Since the 17th Urban Age conference was hosted in Addis Ababa, the Urban Age focused on urban transformation in Africa. 2.5 billion more people will be living in cities by 2050, the vast majority in Africa and Asia. Yet, much of the infrastructure to support this urban expansion is yet to be built. To contribute to the exploration, the Urban Age has carried out new research on African cities. The dynamics of growth and change of sub-Saharan African cities – their size, population, density and social and economic profiles – are presented alongside those of emerging cities in Asia and more mature urban centres of developed nations. The aim is not to create a ranking of urban performance or ‘success’ but to better inform the decisions that are taken today that will shape urban lives for generations to come.
ESSAYS: PERSPECTIVES ON AFRICA
The essays in this publication provide context and perspective on the challenges faced by developing cities: from fragmented urbanisation and economic inefficiency, to environmental damage and limited democratic accountability.
AFRICA’S URBAN TRANSFORMATION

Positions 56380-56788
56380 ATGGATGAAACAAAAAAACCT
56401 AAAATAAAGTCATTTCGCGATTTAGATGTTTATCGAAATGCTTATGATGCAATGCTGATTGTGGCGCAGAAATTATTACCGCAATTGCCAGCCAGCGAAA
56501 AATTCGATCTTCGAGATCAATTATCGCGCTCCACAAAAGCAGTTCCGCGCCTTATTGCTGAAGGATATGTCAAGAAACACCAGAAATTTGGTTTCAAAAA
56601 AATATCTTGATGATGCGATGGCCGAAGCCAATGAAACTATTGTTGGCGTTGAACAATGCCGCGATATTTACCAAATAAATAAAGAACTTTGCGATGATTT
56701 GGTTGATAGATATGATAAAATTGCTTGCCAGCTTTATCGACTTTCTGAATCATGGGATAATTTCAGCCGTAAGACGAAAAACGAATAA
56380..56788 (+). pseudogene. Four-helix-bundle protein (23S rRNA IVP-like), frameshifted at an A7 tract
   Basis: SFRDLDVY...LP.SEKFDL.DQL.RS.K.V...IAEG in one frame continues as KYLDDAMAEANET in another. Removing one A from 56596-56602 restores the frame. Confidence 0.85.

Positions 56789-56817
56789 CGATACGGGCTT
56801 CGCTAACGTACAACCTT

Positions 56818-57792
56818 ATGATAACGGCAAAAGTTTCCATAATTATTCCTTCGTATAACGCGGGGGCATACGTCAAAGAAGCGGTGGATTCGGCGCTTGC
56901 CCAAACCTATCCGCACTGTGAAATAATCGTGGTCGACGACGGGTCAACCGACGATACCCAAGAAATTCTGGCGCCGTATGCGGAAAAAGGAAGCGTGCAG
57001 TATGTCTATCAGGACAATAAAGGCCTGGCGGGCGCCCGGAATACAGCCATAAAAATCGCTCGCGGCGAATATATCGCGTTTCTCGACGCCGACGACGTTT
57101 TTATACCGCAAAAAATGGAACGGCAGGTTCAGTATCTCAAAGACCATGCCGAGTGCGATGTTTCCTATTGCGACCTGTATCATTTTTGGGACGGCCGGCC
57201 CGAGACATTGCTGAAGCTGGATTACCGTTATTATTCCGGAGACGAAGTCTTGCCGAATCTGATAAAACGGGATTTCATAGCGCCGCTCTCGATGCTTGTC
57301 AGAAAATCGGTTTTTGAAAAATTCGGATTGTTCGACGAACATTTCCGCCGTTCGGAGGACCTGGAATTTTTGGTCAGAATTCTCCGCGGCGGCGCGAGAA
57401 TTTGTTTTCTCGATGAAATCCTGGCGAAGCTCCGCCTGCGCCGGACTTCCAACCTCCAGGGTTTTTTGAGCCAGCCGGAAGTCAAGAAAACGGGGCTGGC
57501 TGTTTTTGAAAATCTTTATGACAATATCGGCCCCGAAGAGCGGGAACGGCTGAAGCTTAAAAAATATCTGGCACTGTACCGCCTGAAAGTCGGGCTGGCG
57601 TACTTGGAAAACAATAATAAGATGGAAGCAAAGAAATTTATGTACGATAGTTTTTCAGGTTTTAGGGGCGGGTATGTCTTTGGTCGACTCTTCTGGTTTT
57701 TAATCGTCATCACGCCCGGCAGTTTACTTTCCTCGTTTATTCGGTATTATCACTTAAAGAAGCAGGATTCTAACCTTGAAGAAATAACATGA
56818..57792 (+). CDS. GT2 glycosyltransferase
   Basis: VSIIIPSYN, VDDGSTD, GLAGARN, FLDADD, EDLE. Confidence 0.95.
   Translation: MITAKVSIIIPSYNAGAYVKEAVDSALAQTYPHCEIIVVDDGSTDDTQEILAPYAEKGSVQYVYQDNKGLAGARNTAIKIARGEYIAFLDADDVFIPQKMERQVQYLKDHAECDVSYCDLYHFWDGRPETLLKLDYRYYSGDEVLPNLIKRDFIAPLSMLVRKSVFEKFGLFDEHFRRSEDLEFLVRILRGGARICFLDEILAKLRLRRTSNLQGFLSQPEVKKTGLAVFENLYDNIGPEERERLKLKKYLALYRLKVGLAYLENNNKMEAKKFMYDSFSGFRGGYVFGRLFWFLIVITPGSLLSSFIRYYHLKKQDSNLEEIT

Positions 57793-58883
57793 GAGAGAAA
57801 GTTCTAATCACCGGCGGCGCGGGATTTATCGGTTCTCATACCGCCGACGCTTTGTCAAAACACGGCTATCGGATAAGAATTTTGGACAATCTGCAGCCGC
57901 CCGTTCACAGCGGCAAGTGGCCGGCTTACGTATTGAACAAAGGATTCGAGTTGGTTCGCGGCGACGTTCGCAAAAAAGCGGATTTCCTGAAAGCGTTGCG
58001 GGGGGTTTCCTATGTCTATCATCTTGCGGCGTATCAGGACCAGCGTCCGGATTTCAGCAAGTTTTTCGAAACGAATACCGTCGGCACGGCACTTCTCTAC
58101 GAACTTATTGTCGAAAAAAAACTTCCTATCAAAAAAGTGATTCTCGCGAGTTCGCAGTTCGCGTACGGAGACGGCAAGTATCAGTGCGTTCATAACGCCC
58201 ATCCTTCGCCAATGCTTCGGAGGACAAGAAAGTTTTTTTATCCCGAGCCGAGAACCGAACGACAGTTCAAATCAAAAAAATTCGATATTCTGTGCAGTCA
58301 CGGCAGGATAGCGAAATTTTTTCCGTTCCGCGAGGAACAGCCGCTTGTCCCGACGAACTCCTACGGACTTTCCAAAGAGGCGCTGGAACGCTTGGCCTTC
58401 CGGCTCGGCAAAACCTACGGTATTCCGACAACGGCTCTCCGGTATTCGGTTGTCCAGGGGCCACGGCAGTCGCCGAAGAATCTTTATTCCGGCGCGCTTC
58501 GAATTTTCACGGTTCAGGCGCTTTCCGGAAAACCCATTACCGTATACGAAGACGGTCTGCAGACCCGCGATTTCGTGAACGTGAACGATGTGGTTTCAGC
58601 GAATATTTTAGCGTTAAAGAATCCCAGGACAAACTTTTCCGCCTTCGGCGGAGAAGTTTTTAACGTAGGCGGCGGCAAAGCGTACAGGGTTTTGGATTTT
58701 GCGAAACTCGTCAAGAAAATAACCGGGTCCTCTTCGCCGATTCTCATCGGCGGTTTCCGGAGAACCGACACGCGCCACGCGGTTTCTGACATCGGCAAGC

Africa, along with Asia, is the epicentre of global urbanisation. This transition will undoubtedly result in considerable challenges including demand for employment, services and infrastructure. At the same time, it presents significant opportunities to enable structural transformation, if well planned and managed. READ ON
PARADOXES OF AFRICAN URBANISM
Africa’s past is rural. Africa’s future is urban. The growth of Africa’s cities offers tremendous economic, social and political upsides. Urban agglomerations have generated industrialisation, cultural breakthroughs and democratisation, but there are also downsides of urbanisation. READ ON
17′ URBAN AGE SPEAKERS
Hear from the
Challenges for young Africa: Alcinda Honwana
Africa’s economic potential: Abebaw Alemayehu
Defining African urbanism: Edgar Pieterse
Core Challenges for African cities: Panel discussion
DATA: AFRICAN URBAN DYNAMICS
Africa’s exports are dominated by fuels and primary commodities (71%). Manufactured goods account for a much smaller share of exports (18%) and are the largest share of Africa’s imports (63%). However, growth in manufactured goods for export suggests urbanisation is weaning Africa off extraction-based wealth, through industry only employs about 9 per cent of the female and 16 per cent of the male workforce, with approximately half of Africa’s workforce employed in agriculture. African countries have experienced significant poverty reduction, with the fastest reductions in urban areas. Through recent growth in African cities has led to increases in per capita incomes, reduced poverty and improved living standards, many African countries experience high levels of income inequality.